Earth911 Podcast: The World Benchmarking Alliance Reports on Energy Producers’ Carbon Footprint

The World Benchmarking Alliance (WBA) monitors the sustainability and environmental responsibility performance of the world’s largest countries. Charlotte Hugman, a researcher for the climate and energy programs at WBA shares the results of the organization’s July 2020 Electric Utilities Benchmark of the 50 largest electric producers in the world, including the top 10 U.S. utilities.

The report is the first update of a regular review of energy producers’ progress toward the U.N. Paris Agreement 2030 targets necessary to prevent disastrous climate change. Unfortunately, they found that seven of the 10 U.S. companies reviewed will actually fall backward in their decarbonization performance in the near-term. Among EU electricity producers, half will see short-term declines in performance. In fact, 35 of the 50 global companies studied will exceed their carbon goals during the next few years. The time for change is running out.

We discuss the WBA methodology and Hugman suggests that if you are interested in understanding your local utilities’ carbon emissions, you can start by reading the report to learn about the key issues that affect environmental performance. She explains that electricity production is the foundation for a wide range of social and technical changes that will help reduce CO2 emissions. In addition to decarbonization of the energy sector, the WBA identifies financial system innovation, food and agricultural changes, digital transformation, social changes, urban reinvention, and the circular economy as the keystones of a sustainable economy. Each of these pillars relies on low- or zero-carbon electricity, so power must be transitioned to renewable sources for everything else to succeed.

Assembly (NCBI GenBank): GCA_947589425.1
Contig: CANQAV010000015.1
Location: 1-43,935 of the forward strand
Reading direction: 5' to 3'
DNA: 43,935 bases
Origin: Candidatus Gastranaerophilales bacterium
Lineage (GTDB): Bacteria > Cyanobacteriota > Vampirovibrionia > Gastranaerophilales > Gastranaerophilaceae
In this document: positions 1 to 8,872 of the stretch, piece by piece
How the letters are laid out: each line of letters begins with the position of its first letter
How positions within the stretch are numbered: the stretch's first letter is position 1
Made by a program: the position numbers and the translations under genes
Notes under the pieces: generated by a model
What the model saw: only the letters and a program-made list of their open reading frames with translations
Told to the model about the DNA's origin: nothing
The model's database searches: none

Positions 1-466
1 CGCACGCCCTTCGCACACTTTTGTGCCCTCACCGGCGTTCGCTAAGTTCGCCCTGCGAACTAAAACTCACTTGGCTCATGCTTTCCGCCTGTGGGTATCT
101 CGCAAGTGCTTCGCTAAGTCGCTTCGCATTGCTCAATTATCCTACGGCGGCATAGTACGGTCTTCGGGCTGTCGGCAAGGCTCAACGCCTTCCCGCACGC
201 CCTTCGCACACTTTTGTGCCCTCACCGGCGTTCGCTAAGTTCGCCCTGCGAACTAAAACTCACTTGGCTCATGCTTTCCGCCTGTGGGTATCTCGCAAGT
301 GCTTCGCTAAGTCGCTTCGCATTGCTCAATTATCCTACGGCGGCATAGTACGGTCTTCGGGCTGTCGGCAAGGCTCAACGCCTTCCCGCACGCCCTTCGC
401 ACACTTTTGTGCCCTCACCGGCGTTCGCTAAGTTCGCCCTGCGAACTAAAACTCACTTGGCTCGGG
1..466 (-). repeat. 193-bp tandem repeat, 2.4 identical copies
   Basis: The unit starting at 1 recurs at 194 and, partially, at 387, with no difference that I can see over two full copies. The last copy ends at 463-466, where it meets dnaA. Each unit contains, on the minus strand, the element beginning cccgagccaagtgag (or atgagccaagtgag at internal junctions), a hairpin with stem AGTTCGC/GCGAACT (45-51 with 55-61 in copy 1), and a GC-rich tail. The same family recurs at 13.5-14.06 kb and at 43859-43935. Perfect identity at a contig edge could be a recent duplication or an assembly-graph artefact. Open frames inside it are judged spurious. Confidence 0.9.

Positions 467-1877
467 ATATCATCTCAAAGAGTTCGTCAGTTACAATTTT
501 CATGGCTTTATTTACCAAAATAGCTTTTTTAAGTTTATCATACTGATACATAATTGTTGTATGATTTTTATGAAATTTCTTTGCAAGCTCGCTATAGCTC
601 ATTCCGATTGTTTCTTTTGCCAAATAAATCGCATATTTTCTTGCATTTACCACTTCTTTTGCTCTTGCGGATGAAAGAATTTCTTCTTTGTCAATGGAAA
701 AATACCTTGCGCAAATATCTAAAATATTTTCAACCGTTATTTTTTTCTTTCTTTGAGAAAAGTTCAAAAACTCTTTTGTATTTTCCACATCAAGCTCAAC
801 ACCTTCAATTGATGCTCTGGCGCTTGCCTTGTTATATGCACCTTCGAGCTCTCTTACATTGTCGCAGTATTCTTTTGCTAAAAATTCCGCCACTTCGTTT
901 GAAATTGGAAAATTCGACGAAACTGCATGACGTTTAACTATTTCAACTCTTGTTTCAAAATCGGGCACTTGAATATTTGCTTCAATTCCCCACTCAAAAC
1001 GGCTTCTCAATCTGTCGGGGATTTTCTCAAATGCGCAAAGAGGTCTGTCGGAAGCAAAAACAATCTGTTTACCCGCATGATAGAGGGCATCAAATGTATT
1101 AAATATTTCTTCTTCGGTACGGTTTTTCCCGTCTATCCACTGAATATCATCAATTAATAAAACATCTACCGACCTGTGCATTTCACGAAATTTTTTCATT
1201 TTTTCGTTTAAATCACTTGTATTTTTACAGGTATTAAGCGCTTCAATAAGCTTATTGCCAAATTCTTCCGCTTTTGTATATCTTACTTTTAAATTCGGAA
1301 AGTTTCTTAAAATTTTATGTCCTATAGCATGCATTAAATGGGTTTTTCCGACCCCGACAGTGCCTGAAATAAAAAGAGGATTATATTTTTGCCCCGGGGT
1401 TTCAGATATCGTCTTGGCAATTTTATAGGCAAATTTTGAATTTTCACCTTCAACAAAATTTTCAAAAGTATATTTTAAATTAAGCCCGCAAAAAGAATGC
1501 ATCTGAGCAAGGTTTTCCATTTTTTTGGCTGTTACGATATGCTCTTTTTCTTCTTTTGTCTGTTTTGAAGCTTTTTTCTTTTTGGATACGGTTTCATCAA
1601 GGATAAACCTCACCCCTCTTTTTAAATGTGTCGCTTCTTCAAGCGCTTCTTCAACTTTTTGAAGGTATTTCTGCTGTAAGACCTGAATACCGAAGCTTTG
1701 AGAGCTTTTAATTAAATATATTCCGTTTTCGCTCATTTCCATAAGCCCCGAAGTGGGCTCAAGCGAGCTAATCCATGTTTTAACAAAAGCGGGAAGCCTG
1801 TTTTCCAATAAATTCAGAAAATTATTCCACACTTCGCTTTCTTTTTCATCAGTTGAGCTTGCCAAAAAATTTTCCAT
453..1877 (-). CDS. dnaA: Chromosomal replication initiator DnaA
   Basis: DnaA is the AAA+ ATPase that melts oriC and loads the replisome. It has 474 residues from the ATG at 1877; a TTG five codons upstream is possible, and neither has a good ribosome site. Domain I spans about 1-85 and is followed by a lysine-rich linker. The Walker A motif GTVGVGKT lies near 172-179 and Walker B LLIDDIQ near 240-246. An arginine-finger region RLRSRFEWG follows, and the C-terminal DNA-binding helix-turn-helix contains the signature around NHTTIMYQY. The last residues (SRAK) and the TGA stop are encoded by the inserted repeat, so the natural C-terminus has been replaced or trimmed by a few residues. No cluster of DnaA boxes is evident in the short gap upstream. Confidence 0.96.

Take a few minutes with Charlotte Hugman to be introduced to the WBA’s comprehensive approach to providing business and government leaders with reliable information about the global economy’s progress toward a net-zero sustainable world. Then, take a few minutes to study your local utility’s carbon footprint. Let’s change the world starting in our own neighborhoods.

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